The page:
Wait on show­ing Mac the money

The Denver Post - - SPORTS - MARK KISZLA Den­ver Post Colum­nist

The Rise is real, but does Colorado coach Mike MacIn­tyre de­serve a real big raise af­ter lead­ing the Buf­faloes to their first 10-vic­tory sea­son since 2001?

That’s the $10 mil­lion ques­tion for CU ath­letic direc­tor Rick Ge­orge. Be­hind the feel-good story of the Buf­faloes’ re­turn to foot­ball glory, there’s a se­ri­ous money de­ci­sion to be made.

MacIn­tyre was named Thurs­day the Wal­ter Camp coach of the year by his peers. It’s an honor richly de­served by a coach who be­gan the year on the hot seat and never blinked. A rea­son­able ar­gu­ment can be made that MacIn­tyre has earned a big bump from his an­nual $2 mil­lion salary, which makes him the low­est-paid coach in the Pac-12.

Maybe the easy thing for Ge­orge would be to show MacIn­tyre the money.

But the shrewd thing for Colorado would be to make MacIn­tyre prove this sea­son was more than a dream. A hefty, long-

term con­tract ex­ten­sion? Not so fast. MacIn­tyre’s cur­rent agree­ment with CU runs through the 2018 sea­son. Add a year to the deal at a nom­i­nal raise, then let this coach­ing staff show it can re­build a stout de­fense that will say good­bye to stand­out play­ers such as Chi­dobe Awuzie and Jim­mie Gil­bert be­fore wed­ding the pro­gram to MacIn­tyre well into the next decade. Can we make cer­tain the fickle crowd at Fol­som Field is here to stay?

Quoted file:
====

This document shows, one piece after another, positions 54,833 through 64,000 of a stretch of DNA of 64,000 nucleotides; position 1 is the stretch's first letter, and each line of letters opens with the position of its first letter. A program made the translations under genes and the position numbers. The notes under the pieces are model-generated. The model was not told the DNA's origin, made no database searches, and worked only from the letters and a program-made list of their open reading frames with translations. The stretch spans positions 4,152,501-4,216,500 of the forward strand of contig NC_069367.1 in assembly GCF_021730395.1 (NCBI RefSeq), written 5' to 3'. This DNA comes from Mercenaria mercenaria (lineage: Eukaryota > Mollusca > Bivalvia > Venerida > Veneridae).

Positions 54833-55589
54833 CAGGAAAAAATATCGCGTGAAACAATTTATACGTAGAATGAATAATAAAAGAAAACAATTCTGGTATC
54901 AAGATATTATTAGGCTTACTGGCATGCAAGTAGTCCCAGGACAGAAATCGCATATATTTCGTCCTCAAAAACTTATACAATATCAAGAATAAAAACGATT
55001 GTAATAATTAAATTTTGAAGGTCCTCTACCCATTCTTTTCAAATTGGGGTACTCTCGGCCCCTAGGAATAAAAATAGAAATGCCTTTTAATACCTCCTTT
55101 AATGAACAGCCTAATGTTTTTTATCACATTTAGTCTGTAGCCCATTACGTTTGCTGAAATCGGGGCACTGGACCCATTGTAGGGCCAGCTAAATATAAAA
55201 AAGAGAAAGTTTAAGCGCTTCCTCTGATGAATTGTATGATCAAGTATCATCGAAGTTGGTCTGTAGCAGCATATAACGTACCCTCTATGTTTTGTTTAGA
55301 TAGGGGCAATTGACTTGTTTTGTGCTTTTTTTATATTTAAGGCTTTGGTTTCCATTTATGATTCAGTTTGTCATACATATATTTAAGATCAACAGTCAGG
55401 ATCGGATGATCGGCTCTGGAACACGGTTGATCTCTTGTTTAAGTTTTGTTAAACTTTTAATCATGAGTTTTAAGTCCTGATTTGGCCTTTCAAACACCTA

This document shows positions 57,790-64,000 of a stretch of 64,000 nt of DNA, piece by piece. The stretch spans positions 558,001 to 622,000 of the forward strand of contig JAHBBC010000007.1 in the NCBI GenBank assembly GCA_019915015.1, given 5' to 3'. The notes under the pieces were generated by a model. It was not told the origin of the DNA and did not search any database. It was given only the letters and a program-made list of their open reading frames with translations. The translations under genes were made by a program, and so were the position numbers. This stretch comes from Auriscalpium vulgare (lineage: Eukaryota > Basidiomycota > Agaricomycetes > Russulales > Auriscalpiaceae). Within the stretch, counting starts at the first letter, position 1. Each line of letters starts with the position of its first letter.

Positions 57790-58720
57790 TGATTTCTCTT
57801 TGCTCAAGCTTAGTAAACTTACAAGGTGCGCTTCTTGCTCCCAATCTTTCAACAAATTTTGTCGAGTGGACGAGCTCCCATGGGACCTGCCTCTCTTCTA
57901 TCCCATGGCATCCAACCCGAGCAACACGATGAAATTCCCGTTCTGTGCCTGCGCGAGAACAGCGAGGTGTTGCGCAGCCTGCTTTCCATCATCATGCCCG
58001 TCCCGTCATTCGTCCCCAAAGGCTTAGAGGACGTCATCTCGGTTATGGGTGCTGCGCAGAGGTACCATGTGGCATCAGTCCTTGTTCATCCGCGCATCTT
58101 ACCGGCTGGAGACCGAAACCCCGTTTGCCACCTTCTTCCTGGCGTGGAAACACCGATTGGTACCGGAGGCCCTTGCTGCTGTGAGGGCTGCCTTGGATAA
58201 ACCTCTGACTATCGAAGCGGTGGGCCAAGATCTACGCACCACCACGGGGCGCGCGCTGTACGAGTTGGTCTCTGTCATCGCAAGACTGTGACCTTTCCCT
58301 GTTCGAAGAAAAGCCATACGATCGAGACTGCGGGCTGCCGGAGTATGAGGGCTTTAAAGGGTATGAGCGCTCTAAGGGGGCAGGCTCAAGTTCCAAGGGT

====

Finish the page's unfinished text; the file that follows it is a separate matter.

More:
Ge­orge stood by a coach he felt pres­sure to dis­miss a year ago, when the Buffs fin­ished 4-9 and the team’s record in con­fer­ence play fell to 2-25 un­der MacIn­tyre. Loy­alty works both ways, doesn’t it?

MacIn­tyre in­sists he loves coach­ing in Boul­der, and I be­lieve those are more than hol­low words. There is not a sin­gle cur­rent va­cancy at a power five foot­ball pro­gram that presents a can’t-miss op­por­tu­nity for MacIn­tyre, un­less you be­lieve Phil Knight is ready to rob a Pac-12 ri­val to get the Ore­gon Ducks fly­ing high again. Jay MacIn­tyre is not only a CU re­ceiver who en­joyed a break­out sea­son with the Buffs, he’s the coach’s kid. No father would want to mess with that happy fam­ily tale.

And should the CU coach go look­ing for lever­age at Bay­lor or Hous­ton? Ge­orge can call that bluff by MacIn­tyre, be­cause there is a school of thought that the rise didn’t re­ally be­gin for the Buffs un­til Jim Leav­itt was hired as de­fen­sive co­or­di­na­tor.

While the Buffs might not beat Wash­ing­ton in the Pac-12 cham­pi­onship game, their coach can­not lose. The terms of MacIn­tyre’s orig­i­nal con­tract stip­u­lated a $100,000 bonus for an ap­pear­ance in the ti­tle game to de­ter­mine the con­fer­ence ti­tle, a $200,000 bonus for re­ceiv­ing a bowl bid and $100,000 more for guid­ing CU to eight vic­to­ries and be­ing named the league’s coach of the year. The hot seat is in the rearview mir­ror. MacIn­tyre is laugh­ing all the way to the bank.

MacIn­tyre has a heart of gold whose ev­ery beat serves as a re­minder that nice guys don’t have to fin­ish last. I would rec­om­mend that any five-star prep prospect should give a re­cruit­ing pitch by MacIn­tyre se­ri­ous con­sid­er­a­tion. But I would not rec­om­mend the Buffs give MacIn­tyre a long-term bump to $3 mil­lion per year, let alone to the $4 mil­lion salary earned by Stan­ford’s David Shaw, the league’s best coach.

The Buffs showed pa­tience with MacIn­tyre through three sea­sons of tough losses. It proved to be a smart move. Af­ter one year of big suc­cess, is it time to show MacIn­tyre the big money? Nope. Pa­tience. Please.

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